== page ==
Building a 1,000 Yard Rifle on a Budget is not the easiest task in the world, but it definitely is possible! A true thousand yard gun requires three things: Accuracy, Repeatability, and a decent Rifle Scope.
First off, when buying the rifle you plan to start with, you can save some money by picking up a used gun at a gun show or from a dealer that stocks used rifles. You'll want to know how to inspect the rifle before you make your purchase though, because even tiny imperfections can make life difficult when you're building a long range rifle. You'll also want to give some consideration to the rifle's caliber, because not all calibers can reliably reach the 1,000 yard mark. I generally suggest a Remington 700 in .308 Winchester for new shooters, as both the rifle and caliber have already been proven to work at the ranges you'll be shooting. In any case, a high quality used Remington 700 should cost around $500. If you don't want to spend that much, a Weatherby Vanguard or Mossberg ATR is a fine second choice with a price tag of under $500.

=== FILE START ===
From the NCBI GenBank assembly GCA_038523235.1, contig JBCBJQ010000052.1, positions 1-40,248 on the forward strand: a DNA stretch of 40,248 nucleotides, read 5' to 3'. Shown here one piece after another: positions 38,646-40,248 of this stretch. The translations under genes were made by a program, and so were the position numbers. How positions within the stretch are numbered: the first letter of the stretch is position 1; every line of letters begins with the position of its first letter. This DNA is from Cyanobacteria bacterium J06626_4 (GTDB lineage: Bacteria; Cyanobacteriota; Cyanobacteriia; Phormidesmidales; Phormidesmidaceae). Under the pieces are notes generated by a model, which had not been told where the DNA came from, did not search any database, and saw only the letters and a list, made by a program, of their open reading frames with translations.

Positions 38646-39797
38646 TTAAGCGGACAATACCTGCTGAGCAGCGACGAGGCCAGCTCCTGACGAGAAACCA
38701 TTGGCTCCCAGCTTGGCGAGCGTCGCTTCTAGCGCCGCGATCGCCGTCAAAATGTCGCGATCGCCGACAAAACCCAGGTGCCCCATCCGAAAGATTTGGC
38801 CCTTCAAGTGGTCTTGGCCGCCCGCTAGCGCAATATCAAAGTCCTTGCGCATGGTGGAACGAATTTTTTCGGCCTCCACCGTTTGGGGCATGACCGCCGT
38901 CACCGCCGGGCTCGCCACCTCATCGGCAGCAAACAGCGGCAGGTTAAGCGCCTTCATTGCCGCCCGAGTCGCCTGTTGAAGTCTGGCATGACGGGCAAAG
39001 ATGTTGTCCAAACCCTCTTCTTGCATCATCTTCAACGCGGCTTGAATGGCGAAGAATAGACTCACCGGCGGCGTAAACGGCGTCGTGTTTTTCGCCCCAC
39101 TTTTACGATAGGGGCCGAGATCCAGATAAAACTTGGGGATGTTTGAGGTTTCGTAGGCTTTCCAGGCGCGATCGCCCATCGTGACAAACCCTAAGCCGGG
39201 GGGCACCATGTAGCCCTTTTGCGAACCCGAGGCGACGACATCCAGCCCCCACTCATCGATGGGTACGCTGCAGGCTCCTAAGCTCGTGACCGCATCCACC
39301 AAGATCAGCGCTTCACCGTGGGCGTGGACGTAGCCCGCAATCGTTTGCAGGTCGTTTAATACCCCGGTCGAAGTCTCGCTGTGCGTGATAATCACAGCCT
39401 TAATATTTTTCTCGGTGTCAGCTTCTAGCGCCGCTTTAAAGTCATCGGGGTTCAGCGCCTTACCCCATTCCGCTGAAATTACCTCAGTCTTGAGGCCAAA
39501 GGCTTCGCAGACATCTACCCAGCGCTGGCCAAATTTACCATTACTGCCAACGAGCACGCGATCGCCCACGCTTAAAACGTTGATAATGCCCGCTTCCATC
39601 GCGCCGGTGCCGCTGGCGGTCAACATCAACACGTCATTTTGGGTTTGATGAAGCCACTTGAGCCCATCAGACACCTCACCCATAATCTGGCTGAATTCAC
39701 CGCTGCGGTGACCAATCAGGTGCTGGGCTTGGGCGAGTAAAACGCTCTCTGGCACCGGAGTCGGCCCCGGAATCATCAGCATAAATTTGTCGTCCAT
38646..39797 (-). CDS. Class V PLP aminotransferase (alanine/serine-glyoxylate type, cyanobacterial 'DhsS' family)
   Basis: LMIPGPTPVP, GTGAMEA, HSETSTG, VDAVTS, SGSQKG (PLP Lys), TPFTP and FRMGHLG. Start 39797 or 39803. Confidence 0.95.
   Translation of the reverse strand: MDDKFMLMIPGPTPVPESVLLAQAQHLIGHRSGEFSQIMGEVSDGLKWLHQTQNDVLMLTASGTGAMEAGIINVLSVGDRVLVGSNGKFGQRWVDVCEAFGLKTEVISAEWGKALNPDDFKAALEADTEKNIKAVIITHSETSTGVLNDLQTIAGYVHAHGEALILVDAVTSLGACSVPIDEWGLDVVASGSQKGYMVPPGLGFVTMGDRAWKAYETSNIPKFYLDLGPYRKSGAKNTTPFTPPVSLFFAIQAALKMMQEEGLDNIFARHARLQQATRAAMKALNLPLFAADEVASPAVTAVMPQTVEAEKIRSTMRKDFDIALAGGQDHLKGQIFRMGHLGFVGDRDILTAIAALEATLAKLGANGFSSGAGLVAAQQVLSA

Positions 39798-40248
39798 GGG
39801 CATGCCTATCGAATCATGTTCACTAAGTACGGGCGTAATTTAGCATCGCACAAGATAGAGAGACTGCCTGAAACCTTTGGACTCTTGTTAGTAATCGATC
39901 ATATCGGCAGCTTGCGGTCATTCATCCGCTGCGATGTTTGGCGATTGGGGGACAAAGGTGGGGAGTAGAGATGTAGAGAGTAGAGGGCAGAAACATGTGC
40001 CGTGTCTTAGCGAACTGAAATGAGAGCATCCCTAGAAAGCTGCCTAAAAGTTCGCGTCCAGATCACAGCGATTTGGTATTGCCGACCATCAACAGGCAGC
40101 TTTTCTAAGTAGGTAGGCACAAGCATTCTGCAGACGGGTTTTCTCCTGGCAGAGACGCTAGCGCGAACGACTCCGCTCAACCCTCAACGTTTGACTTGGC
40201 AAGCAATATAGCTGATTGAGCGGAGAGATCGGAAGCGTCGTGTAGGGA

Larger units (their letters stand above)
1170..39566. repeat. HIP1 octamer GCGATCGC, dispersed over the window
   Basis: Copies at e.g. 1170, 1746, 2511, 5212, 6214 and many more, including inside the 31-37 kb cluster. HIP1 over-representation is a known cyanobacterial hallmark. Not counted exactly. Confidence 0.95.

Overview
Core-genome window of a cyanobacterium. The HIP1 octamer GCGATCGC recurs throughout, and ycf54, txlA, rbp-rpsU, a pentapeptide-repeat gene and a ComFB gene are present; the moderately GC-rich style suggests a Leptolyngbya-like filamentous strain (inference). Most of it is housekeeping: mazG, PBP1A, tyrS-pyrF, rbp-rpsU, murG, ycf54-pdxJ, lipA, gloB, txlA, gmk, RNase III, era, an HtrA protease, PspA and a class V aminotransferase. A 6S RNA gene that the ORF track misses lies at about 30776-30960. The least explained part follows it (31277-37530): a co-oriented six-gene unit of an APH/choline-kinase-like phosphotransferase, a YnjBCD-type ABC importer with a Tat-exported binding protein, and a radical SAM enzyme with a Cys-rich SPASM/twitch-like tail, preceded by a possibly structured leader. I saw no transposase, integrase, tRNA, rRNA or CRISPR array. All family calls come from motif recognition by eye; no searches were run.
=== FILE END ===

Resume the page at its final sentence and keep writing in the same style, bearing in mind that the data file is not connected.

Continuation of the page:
Before you can test your new rifle, you'll need a Rifle Scope to put on it. While many modern bolt action rifles come equipped with Iron Sights, which work in a pinch, they are virtually useless for anything over a few hundred yards. When it comes to the scope's features, you'll want something that has a decent zoom level (10x or more depending on your comfort level), as well as a reticle you are comfortable using. My reticle preference is the standard mil-dot scope, but you can feel free to choose whatever you'd like. If you will be shooting at predominantly unknown ranges (places where you won't know your distance-to-target 100%, I suggest something capable of range finding such as the mil-dot (preferrably mil-dot in First Focal Plane, but that is also up to you. A Mil-Dot scope in the First Focal Plane can be had for as little as $230.
Once you have your rifle and a scope, you'll need to put the two together. If your scope came with Scope Rings, Great! If not, you'll need some. I suggest a high quality set of steel scope rings, but you can use an equally high quality set of aluminum rings if you prefer. Just make sure you don't skimp on quality or price too much here, as even the best scope is fairly useless with a $2.00 set of bargain bin rings. Scope rings should cost no more than about $70 per pair.
So far, that's $500 (or less) spent on a rifle, approximately $230 spent on a scope, and $70 spent on rings. The total? Just $800! You can easily spend less on the scope if you aren't too picky about features ($70 to $100 can net you an acceptable "starter" scope), but I hope I have shown you that Building a 1,000 Yard Rifle on a Budget is entirely possible!